The Agnes and Harvey Reid Award for Outstanding Contribution to Law Librarianship

The Agnes and Harvey Reid Award for Outstanding Contribution to Law Librarianship is presented annually to librarians who have provided outstanding service to the chapter during the previous year or for contribution to law librarianship.

The 2020 Winner is Clare Gaynor Willis.  Please learn more about Clare and help us wish her a well deserved congratulations!

Clare Gaynor Willis

I’m a product of Chicagoland and Illinois through and through.  I was born in Park Ridge and have lived in and around Chicago except for one weird year that I lived in Georgia and my years in Urbana-Champaign.  I got my undergrad at the University of Illinois at Urbana-Champaign. I attended law school at Chicago-Kent College of Law. Following graduation, I served as a law clerk to the Honorable Sophia H Hall in the Chancery division of the Circuit Court of Cook County. After clerking, I decided to go back to school to get my Masters of Library and Information Science. To get that degree, I returned to the University of Illinois.

While I worked on my degree, I worked as a graduate assistant at the law library and was lucky enough to stay on as a reference librarian after I graduated. In 2011, I started at Chicago-Kent, where I stayed for five great years working alongside CALL luminaries like Debbie Ginsberg and Scott Vanderlin. I started at Northwestern in the fall of 2016. I currently serve as the Research and Instructional Services librarian. In that position, I am fortunate to teach an Advanced Legal Research course and also teach guest lectures in the first year research and writing program.

How has CALL helped you in your Career?

CALL has been an immense help in my career! CALL has allowed me to expand my network far beyond the individual library where I happen to be working. It has given me leadership opportunities both as a committee chair and on the board. I think this is important because a lot of law libraries have a relatively flat organizational structure and librarians don’t necessarily get an opportunity to have formal leadership positions within their own organization. This makes service to professional associations all that much more important. I have gained valuable leadership experience through CALL, which has given me the confidence and skills to lead projects at work and in other organizations (I served on the Young Professionals Board of the Rolfe Pancreatic Cancer Foundation for several years).

I have also made wonderful friendships with fascinating people in CALL. I have learned so much from my colleagues. It’s amazing and to me and not at all surprising at all to see how many leaders in AALL have come from CALL. We don’t get the recognition that we deserve for being such a nurturing place for library talent!

What is one of your outstanding contributions that you are most proud of?

As CALL deals with the serious ramifications of the coronavirus pandemic, there are two related contributions that I am very proud of. The first is that during my term as President I started allowing for conference call meetings of the executive board. I know this seems very small and tiny now that we’re all doing so many things via Zoom, but for CALL to be able to have that in place before everything changed I think was really important to the continuity of our organization. The decision to allow for remote meetings also allowed us to recruit and retain talent who might not have been willing or able to make the commitment to be in a conference room downtown for an hour plus once a month.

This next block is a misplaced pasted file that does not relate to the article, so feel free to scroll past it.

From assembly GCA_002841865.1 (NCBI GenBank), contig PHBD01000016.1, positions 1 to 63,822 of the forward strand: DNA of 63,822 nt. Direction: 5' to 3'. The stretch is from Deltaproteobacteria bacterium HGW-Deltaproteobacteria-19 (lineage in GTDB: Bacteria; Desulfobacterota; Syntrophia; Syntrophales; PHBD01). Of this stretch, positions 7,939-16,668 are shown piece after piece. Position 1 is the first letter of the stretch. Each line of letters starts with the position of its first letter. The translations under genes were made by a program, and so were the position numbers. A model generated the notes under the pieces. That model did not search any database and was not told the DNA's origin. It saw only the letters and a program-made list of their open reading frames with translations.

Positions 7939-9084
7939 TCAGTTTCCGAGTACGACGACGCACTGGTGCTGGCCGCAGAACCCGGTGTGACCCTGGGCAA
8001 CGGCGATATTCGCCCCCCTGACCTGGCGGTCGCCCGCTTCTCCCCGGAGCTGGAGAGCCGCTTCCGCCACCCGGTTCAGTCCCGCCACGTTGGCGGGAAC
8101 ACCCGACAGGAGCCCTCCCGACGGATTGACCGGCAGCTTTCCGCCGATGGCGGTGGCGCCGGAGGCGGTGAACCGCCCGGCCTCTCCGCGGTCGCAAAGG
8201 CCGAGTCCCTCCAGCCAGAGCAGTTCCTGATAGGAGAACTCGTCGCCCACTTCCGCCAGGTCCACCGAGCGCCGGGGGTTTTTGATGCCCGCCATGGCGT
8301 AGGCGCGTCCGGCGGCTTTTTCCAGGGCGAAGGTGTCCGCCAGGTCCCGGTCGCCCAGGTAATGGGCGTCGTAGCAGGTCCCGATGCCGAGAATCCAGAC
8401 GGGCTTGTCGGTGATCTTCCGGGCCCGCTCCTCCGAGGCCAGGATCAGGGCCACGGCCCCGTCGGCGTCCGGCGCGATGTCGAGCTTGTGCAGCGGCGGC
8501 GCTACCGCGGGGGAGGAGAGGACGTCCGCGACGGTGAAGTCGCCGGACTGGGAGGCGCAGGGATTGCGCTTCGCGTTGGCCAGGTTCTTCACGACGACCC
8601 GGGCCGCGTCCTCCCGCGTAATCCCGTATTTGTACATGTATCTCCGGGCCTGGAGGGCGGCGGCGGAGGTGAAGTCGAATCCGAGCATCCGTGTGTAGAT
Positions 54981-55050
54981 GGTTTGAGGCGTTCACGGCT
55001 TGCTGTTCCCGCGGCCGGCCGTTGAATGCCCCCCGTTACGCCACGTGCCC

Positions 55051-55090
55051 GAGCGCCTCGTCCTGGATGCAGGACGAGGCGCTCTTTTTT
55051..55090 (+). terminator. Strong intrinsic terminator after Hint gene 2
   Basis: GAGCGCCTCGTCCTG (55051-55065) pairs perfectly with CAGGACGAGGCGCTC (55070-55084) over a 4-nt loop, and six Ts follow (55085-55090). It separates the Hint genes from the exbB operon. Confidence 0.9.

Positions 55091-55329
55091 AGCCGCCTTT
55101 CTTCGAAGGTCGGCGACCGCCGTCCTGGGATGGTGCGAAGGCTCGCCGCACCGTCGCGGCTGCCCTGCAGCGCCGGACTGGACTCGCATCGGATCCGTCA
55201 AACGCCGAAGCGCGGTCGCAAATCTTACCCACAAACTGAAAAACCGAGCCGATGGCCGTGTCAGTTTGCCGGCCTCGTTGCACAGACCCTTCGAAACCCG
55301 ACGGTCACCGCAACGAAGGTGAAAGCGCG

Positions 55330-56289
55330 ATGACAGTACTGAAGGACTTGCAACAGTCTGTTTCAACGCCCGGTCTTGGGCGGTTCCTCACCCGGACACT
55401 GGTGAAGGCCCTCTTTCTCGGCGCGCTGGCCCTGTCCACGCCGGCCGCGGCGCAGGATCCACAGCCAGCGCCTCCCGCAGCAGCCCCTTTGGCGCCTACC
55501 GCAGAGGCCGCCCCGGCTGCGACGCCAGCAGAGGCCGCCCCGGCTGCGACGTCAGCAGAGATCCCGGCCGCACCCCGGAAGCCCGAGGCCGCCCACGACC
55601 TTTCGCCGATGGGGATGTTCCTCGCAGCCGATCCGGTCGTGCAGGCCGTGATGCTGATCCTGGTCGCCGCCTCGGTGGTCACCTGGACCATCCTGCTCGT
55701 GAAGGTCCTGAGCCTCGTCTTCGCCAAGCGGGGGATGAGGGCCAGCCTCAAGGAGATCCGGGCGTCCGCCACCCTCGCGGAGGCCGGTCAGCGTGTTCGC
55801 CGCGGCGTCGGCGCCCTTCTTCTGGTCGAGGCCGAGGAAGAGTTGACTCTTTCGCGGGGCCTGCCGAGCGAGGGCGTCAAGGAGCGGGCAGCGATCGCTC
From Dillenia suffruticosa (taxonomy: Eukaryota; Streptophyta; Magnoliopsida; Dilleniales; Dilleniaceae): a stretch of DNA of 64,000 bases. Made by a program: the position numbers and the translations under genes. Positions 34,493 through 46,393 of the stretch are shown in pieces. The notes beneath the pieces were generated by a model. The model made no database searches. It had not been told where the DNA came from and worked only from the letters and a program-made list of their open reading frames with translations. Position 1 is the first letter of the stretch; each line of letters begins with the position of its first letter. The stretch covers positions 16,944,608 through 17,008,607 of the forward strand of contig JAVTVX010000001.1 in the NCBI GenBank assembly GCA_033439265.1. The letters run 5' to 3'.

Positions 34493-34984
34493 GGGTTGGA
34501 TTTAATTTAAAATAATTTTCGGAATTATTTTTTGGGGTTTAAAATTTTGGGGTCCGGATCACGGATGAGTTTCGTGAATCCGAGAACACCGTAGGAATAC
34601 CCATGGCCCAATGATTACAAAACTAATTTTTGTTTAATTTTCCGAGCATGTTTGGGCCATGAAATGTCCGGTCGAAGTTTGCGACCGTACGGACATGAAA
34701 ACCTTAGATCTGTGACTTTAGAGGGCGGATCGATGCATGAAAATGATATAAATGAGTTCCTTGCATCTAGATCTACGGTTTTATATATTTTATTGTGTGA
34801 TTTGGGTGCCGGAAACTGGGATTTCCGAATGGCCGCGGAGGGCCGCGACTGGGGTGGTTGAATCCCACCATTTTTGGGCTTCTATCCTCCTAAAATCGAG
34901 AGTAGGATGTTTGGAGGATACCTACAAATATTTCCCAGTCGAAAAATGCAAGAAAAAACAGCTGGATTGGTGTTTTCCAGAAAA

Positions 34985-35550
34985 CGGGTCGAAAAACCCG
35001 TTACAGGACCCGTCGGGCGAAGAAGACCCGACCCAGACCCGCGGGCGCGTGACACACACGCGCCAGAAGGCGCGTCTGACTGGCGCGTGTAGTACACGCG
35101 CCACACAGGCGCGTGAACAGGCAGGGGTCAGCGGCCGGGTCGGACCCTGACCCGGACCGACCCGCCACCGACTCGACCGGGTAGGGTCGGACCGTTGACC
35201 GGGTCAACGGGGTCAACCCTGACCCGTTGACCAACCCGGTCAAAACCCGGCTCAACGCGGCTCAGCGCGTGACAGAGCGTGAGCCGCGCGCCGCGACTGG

The second thing that I’m very proud of right now is that, as Nominations and Elections committee chair, I worked with my committee to find an absolutely amazing slate of candidates for this year’s election. The winners of that election are absolutely fabulous library innovators and those who did not win that election would have been equally fabulous.  2020-2021 will be an exceptionally challenging year for CALL. But I truly believe that our leadership is going to guide us through this very well. And I’m very proud of the small part that I can say I played in that in recruiting those individuals to run for CALL leadership.

What does this award mean/would you like to thank anyone?

This award means a great deal to me! It does make me feel slightly old to be getting an award for achievement, but I’ll get over that. This award lets me know that my ability to reach people and help the legal information profession extends further than just the institutions where I’ve worked. It also suggests that people like the job that I did as Secretary and President! Sometimes it can be hard to know whether or not you are doing a good job. It’s nice to have some feedback.

Overall, I have to thank Keith Ann Stiverson for always encouraging me to get involved with CALL and other professional associations. She was and is an amazing mentor to me. On a similar note, I must thank Jamie Sommer for her continued support of my work in CALL and, of course, for being a part of that dream team slate of candidates that I mentioned before! And I have to thank Scott Vanderlin being a supportive friend and colleague who encourages my ambition, but makes sure I don’t take it all too seriously.  Really, there are so many people who have made my time in CALL extra special. Too many to name. Law librarianship is a very special profession and it’s even more special in Chicago.

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